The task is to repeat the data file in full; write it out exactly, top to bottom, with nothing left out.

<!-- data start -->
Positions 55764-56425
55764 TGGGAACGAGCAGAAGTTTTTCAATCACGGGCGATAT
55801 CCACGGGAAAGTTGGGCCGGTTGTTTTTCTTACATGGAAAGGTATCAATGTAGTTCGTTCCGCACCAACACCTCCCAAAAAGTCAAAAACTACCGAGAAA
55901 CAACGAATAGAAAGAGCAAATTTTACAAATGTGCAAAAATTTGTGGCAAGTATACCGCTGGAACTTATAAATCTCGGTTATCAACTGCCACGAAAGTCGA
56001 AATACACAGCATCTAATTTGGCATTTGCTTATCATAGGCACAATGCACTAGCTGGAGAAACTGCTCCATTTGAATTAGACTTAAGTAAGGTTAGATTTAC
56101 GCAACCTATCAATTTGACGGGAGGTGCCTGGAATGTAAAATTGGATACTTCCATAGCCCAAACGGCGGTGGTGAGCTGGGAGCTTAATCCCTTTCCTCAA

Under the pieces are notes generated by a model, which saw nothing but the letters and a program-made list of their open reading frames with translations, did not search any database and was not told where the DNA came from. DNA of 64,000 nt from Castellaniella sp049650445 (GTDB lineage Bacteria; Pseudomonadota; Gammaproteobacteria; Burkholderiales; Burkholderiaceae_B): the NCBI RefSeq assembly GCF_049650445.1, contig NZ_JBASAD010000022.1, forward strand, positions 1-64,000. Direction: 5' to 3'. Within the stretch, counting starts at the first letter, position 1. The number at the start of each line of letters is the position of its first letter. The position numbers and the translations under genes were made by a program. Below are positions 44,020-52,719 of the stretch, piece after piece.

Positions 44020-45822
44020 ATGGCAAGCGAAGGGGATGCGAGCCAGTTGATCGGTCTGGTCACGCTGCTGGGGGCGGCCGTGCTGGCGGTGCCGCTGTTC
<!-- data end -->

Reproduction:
Positions 55764-56425
55764 TGGGAACGAGCAGAAGTTTTTCAATCACGGGCGATAT
55801 CCACGGGAAAGTTGGGCCGGTTGTTTTTCTTACATGGAAAGGTATCAATGTAGTTCGTTCCGCACCAACACCTCCCAAAAAGTCAAAAACTACCGAGAAA
55901 CAACGAATAGAAAGAGCAAATTTTACAAATGTGCAAAAATTTGTGGCAAGTATACCGCTGGAACTTATAAATCTCGGTTATCAACTGCCACGAAAGTCGA
56001 AATACACAGCATCTAATTTGGCATTTGCTTATCATAGGCACAATGCACTAGCTGGAGAAACTGCTCCATTTGAATTAGACTTAAGTAAGGTTAGATTTAC
56101 GCAACCTATCAATTTGACGGGAGGTGCCTGGAATGTAAAATTGGATACTTCCATAGCCCAAACGGCGGTGGTGAGCTGGGAGCTTAATCCCTTTCCTCAA

Under the pieces are notes generated by a model, which saw nothing but the letters and a program-made list of their open reading frames with translations, did not search any database and was not told where the DNA came from. DNA of 64,000 nt from Castellaniella sp049650445 (GTDB lineage Bacteria; Pseudomonadota; Gammaproteobacteria; Burkholderiales; Burkholderiaceae_B): the NCBI RefSeq assembly GCF_049650445.1, contig NZ_JBASAD010000022.1, forward strand, positions 1-64,000. Direction: 5' to 3'. Within the stretch, counting starts at the first letter, position 1. The number at the start of each line of letters is the position of its first letter. The position numbers and the translations under genes were made by a program. Below are positions 44,020-52,719 of the stretch, piece after piece.

Positions 44020-45822
44020 ATGGCAAGCGAAGGGGATGCGAGCCAGTTGATCGGTCTGGTCACGCTGCTGGGGGCGGCCGTGCTGGCGGTGCCGCTGTTC